A view of Everest

We were so lucky to see them that spring morning – it is perhaps one of the most awe inspiring views from a commercial flight. Everest, Lhotse, Makalu and Kanchenjunga, all lined up like giants, a pantheon of giants, clear and vivid.

I’ve made the two hour flight from Delhi to Guwahati in Assam many times, but I’m still awestruck at the sheer majesty of the Himalayan peaks.

We took off in the dark, the Delhi smog smothering any starlight on the ground, and on breaking through the cloudline, the window was an oval of jet black, devoid of  sun rays, in the eerie moments before sunrise.

Then, within minutes, the eastern horizon became tinged in a light yellow, the Himalayas appearing  as a line tiny, dark serrations, sharp and pointy, like a row of crocodile teeth. Bandar Panch, Kamet, Nanda Devi to name a few.

Minute by minute, the early sun rays illumined the black night sky with hues of baby blue, turquoise and azure.

The tops of the clouds became a golden prairie filled with ploughed furrows of pink, orange, brown and close to us, black.

Breakfast was served, but I couldn’t take my eyes off the unfolding lumiere show outside the oval window.

To the north, the plateau of Tibet, and Kailash, mountain top abode of ganja-smoking, serpent-wearing, blue-necked Lord Shiva. I tapped my head to the cold plastic window, and could just make out the arid plains of north India, with the Ganges making her slow and inexorable progress sunward.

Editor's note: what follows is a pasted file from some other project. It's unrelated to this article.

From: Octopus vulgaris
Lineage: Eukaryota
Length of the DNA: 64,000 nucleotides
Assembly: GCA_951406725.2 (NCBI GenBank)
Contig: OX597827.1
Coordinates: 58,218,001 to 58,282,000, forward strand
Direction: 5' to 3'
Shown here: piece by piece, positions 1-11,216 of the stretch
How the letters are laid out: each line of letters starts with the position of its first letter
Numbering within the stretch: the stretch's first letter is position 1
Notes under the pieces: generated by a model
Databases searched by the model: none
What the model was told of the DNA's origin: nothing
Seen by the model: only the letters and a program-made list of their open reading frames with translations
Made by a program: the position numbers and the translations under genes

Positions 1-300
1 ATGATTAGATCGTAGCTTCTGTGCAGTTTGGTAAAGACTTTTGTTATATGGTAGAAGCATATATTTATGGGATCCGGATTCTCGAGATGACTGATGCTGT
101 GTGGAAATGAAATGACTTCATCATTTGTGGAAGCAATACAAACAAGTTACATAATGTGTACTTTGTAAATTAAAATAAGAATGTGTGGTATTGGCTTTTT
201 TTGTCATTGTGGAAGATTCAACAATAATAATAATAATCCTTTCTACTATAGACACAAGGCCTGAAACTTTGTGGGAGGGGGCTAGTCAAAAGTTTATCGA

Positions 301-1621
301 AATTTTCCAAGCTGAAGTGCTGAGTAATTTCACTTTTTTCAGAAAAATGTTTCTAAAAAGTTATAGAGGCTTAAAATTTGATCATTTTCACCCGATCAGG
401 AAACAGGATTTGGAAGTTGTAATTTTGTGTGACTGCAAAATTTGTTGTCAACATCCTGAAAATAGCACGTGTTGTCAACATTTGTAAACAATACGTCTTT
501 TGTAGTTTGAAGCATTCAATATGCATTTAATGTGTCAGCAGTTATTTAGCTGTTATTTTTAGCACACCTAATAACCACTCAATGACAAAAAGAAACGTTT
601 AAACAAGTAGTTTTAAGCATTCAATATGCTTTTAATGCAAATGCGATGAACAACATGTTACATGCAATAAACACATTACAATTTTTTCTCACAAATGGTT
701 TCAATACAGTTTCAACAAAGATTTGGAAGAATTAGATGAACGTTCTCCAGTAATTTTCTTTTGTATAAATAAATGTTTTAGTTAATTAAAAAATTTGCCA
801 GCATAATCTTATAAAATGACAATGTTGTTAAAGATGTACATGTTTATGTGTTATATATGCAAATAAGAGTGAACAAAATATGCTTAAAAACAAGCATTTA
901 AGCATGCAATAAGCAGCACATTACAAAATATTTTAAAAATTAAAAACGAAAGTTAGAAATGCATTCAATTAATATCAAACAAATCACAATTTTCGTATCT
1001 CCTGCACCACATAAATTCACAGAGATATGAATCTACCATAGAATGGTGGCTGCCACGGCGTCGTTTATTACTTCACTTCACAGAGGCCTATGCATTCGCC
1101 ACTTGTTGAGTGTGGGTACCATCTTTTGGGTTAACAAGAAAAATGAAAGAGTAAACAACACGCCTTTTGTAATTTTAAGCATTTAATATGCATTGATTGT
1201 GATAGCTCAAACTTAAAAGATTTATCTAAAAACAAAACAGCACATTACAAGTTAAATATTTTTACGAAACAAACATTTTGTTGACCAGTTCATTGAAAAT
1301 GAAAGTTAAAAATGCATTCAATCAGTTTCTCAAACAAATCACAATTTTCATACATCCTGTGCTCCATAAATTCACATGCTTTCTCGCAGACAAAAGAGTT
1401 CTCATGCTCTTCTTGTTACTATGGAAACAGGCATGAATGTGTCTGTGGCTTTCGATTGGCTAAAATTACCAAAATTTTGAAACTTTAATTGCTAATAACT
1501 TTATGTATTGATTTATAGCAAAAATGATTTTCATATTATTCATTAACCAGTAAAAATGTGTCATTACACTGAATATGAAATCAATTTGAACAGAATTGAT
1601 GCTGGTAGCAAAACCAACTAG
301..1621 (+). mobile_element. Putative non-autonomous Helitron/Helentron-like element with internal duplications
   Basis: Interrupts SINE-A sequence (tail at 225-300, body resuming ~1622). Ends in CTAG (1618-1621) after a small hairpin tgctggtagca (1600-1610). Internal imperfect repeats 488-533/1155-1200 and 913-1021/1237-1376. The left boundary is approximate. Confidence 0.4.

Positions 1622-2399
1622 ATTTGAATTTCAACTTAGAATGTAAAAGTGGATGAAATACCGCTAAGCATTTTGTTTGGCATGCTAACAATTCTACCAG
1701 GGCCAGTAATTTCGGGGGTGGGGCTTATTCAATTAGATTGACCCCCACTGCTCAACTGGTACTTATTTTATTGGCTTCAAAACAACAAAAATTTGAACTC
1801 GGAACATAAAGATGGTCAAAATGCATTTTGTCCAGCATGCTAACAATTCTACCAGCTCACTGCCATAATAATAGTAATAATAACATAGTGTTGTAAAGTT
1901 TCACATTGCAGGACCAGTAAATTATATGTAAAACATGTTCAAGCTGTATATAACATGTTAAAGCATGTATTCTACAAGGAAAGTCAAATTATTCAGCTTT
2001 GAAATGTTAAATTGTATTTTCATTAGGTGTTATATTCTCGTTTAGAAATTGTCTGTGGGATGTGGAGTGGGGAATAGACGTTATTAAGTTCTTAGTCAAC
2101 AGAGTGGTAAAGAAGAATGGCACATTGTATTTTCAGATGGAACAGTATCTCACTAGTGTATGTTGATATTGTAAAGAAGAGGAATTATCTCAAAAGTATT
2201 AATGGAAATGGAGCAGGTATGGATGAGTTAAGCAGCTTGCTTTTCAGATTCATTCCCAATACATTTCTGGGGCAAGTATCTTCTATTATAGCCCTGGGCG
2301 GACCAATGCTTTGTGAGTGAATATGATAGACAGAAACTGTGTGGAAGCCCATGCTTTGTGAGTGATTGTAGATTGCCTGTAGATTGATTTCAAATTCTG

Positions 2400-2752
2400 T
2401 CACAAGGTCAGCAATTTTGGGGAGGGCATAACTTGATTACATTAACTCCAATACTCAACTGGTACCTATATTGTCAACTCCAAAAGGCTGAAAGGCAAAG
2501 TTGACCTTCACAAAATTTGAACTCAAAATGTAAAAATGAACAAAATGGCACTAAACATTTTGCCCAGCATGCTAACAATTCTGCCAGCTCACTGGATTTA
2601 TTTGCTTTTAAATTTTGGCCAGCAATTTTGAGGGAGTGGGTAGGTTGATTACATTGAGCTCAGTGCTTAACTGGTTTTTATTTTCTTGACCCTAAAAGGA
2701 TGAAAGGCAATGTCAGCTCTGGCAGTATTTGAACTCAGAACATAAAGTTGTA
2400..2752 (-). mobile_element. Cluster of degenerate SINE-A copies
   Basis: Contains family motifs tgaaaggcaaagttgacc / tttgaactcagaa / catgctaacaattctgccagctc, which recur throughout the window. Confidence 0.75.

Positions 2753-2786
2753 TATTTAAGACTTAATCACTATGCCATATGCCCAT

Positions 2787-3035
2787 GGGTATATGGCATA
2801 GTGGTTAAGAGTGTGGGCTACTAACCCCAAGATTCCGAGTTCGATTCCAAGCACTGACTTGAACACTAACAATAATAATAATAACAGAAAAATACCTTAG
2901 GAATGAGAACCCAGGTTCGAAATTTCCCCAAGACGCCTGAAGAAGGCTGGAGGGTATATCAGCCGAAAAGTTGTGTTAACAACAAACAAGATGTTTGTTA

Our course turned a sharp 90 degrees left as we approached the eastern Himalayas, abode of the highest peaks on earth, the Eight Thousanders to those quantitatively inclined. The roof of the world passed just below us.

At first, the peaks look like fluffy cumulonimbus, but closer up, their shapes are sharp and jagged, thrusting vertical ice, and black rock, grey shade on their western faces and toothpaste white on the east.

Only as we neared and the cloth of peaks separated to show their cwms, spurs and faces so visibly, did Everest became distinctive, for its neighbours, Makalu and Lhotse, are close to its stature.

Its western black rock face, pyramidal peak and feathery plume of ice, an aura like steam from a whale hole, marked out Everest – Chomolungma, Sagarmatha – as unmistakable.

In the photos below Everest is the sharp pointed peak on the left with Lhotse, a blunter peak, and Makalu to its right.

Then finally further to the east , the beautiful , classic shape of India’s highest mountain, Kanchenjunga came in to view. In the short video below, you can see four of the five highest peaks on earth. Everest, Lhotse, Makalu and Kanchenjunga. (Only K2, the world’s second highest mountain, which is in the Karakoram in the western Himalayas, eluded us.)

What are your most spectacular or awe inspiring views you’ve seen from a flight?     I’d be intrigued to read about other bloggers’ views from a plane. Please post in your comments. Thanks!



  1. I take this route only…and the one thing I can’t stop looking at the mighty river Brahmaputra and its tributaries. It’s amazing, beautiful, big and powerful.

    Liked by 1 person

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